OBJECTIVES Bacteremia of oral origin is de-fined as the presence of bacteria, coming from the supra and sub-gingival plaque, in the blood-stream. Usually, bacteremia is transient and asymptomatic, but in some cases, it can lead to clinical sequelae, such as septic shock and distant-site infections, including infective endocarditis. Many dental procedures and toothbrushing, can lead to the dissemination of these bacteria in the bloodstream, so, over time, antibiotic prophylaxis protocols have been set for patients at risk who are about to undergo to invasive dental procedures (e.g. dental extractions, scaling and root planing). However, the role of patient’s clin-ical history and clinical picture in influencing the bacteremia asso-ciated with these dental proce-dures is still controversial. The aim of this review is to ana-lyze all those factors that, accord-ing to the literature, could be relat-ed with the incidence of bactere-mia after tooth extractions, in pa-tients at high risk of infective endocarditis. MATERIALS AND METHODS We performed a research in Pubmed, Embase and Google Scholar, including all clinical randomized trials aimed at analyzing the incidence of bacteremia after extractions through the analysis of blood samples. RESULTS AND CONCLUSIONS In patients at high risk of infective endocarditis, antibiotic prophylaxis using amoxicillin can produce a significant reduction on the inci-dence of bacteremia after tooth extractions. Second-choice antibi-otics in prophylaxis, such as clin-damycin or azitromycin, lead to lower reduction in bacteremia, as well as being associated with a greater number of adverse reac-tions. Also chlorhexidine mouth-wash is less effective than amoxi-cillin, however, since it’s cheap and is characterized by a total absence of adverse reactions, routine use is recommended before dental extractions. No strong correlation between the incidence of bacteremia and the patient’s age or sex, the number of teeth to extracted, the invasiveness of the procedure and the periodontal health indices could be found. However, further randomized clinical trials are required to show a conclusive dissertations; in particular, studies that analyze the prevalence of infective endocarditis as primary clinical outcome, and studies that identify the number of bacteria in the bloodstream are needed, since most of literature currently focuses only on the inci-dence of bacteremia (presence/ absence of bacteria in the blood). The uses of antibiotic prophylax-is before tooth extractions in pa-tients at risk has been largely debated, over the last few years. However, amoxicillin was found to significantly reduce the incidence of bacteremia due to dental extractions, in high risk patients. CLINICAL SIGNIFICANCE This review analyzes all those factors that could be related to the incidence of bacteremia after dental extractions, providing to the clinician useful information to assess the bacteremic risk incurred by any patient who is about to undergo that procedure.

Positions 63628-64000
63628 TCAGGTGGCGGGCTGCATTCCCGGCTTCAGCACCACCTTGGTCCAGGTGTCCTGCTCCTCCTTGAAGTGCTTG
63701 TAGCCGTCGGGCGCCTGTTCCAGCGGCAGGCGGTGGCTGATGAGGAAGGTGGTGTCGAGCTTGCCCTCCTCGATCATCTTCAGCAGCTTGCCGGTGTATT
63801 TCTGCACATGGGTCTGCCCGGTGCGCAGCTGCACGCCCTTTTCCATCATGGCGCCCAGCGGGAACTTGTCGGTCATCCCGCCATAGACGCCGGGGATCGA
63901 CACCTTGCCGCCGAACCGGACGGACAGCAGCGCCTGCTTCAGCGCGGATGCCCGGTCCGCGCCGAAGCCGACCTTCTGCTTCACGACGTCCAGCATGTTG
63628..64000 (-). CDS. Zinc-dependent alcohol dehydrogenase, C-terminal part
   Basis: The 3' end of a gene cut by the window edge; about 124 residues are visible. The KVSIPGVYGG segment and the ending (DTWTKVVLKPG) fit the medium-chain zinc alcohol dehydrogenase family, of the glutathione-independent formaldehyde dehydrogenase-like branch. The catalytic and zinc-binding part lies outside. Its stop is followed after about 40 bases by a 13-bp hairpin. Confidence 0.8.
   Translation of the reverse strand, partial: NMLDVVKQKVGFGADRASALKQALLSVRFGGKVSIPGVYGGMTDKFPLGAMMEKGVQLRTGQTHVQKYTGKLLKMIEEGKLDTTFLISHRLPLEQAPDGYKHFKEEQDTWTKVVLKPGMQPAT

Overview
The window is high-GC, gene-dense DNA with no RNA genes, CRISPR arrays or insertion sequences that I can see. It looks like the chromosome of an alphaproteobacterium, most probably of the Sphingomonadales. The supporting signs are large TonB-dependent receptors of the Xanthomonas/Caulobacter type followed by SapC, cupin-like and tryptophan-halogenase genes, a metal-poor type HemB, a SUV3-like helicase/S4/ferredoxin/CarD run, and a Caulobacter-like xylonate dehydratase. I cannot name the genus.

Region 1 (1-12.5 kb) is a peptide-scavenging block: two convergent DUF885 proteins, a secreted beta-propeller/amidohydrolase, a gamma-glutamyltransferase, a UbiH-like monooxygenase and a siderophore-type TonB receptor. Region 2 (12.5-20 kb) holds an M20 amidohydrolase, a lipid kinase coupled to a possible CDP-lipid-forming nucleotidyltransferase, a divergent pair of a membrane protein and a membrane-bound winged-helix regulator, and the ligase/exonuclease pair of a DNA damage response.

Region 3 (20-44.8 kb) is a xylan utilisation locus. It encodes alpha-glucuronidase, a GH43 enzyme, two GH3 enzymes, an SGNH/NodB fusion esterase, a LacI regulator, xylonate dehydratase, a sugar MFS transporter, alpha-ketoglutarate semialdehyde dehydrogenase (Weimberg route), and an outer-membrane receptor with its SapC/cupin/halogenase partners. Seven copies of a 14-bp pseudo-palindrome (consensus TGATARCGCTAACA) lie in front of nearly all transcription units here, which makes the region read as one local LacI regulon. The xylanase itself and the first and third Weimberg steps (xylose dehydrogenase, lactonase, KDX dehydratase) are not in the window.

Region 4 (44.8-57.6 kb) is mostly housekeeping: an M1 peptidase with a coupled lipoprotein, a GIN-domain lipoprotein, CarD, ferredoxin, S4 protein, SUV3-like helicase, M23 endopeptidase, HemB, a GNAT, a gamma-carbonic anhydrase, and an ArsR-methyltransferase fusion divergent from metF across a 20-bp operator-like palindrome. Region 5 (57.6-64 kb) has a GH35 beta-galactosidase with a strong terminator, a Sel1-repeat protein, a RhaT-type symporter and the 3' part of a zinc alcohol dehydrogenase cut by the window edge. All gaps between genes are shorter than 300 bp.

Fattori che influenzano l’incidenza della batteriemia dopo estrazioni dentarie / G. Villani, G. Lodi, A. Sardella, C.E. Cucuzza, R. Musumeci, M. Martinelli, E.M. Varoni. - In: DENTAL CADMOS. - ISSN 0011-8524. - 88:2(2020 Feb), pp. 76-86.
|Titolo:||Fattori che influenzano l’incidenza della batteriemia dopo estrazioni dentarie|
|Parole Chiave:||Antibiotics-prophylaxis; Bacteremia; Chlorhexidine; Extractions; Infective endocarditis|
|Settore Scientifico Disciplinare:||Settore MED/28 - Malattie Odontostomatologiche|
|Data di pubblicazione:||feb-2020|
|Digital Object Identifier (DOI):||http://dx.doi.org/10.19256/d.cadmos.02.2020.04|
|Appare nelle tipologie:||01 - Articolo su periodico|